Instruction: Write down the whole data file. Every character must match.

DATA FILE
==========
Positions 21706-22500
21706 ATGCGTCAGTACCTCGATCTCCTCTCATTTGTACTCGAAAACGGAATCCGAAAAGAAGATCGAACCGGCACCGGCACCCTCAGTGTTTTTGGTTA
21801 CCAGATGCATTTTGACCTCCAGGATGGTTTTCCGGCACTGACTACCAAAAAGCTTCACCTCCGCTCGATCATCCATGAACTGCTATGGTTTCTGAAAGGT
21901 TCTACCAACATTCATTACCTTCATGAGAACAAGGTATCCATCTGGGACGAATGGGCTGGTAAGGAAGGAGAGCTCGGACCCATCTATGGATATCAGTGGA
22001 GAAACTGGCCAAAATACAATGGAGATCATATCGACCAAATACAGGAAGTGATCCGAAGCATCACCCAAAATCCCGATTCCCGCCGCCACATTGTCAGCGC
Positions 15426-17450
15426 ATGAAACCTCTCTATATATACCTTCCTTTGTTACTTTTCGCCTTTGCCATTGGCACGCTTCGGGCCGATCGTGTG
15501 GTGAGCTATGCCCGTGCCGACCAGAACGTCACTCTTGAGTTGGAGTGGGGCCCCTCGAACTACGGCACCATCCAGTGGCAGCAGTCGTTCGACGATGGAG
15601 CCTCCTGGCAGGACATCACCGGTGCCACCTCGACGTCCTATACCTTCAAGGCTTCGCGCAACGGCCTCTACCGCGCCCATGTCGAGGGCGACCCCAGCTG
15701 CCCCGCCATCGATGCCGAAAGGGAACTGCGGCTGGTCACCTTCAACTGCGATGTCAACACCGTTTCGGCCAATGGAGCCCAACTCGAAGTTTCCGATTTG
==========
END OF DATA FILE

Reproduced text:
Positions 21706-22500
21706 ATGCGTCAGTACCTCGATCTCCTCTCATTTGTACTCGAAAACGGAATCCGAAAAGAAGATCGAACCGGCACCGGCACCCTCAGTGTTTTTGGTTA
21801 CCAGATGCATTTTGACCTCCAGGATGGTTTTCCGGCACTGACTACCAAAAAGCTTCACCTCCGCTCGATCATCCATGAACTGCTATGGTTTCTGAAAGGT
21901 TCTACCAACATTCATTACCTTCATGAGAACAAGGTATCCATCTGGGACGAATGGGCTGGTAAGGAAGGAGAGCTCGGACCCATCTATGGATATCAGTGGA
22001 GAAACTGGCCAAAATACAATGGAGATCATATCGACCAAATACAGGAAGTGATCCGAAGCATCACCCAAAATCCCGATTCCCGCCGCCACATTGTCAGCGC
Positions 15426-17450
15426 ATGAAACCTCTCTATATATACCTTCCTTTGTTACTTTTCGCCTTTGCCATTGGCACGCTTCGGGCCGATCGTGTG
15501 GTGAGCTATGCCCGTGCCGACCAGAACGTCACTCTTGAGTTGGAGTGGGGCCCCTCGAACTACGGCACCATCCAGTGGCAGCAGTCGTTCGACGATGGAG
15601 CCTCCTGGCAGGACATCACCGGTGCCACCTCGACGTCCTATACCTTCAAGGCTTCGCGCAACGGCCTCTACCGCGCCCATGTCGAGGGCGACCCCAGCTG
15701 CCCCGCCATCGATGCCGAAAGGGAACTGCGGCTGGTCACCTTCAACTGCGATGTCAACACCGTTTCGGCCAATGGAGCCCAACTCGAAGTTTCCGATTTG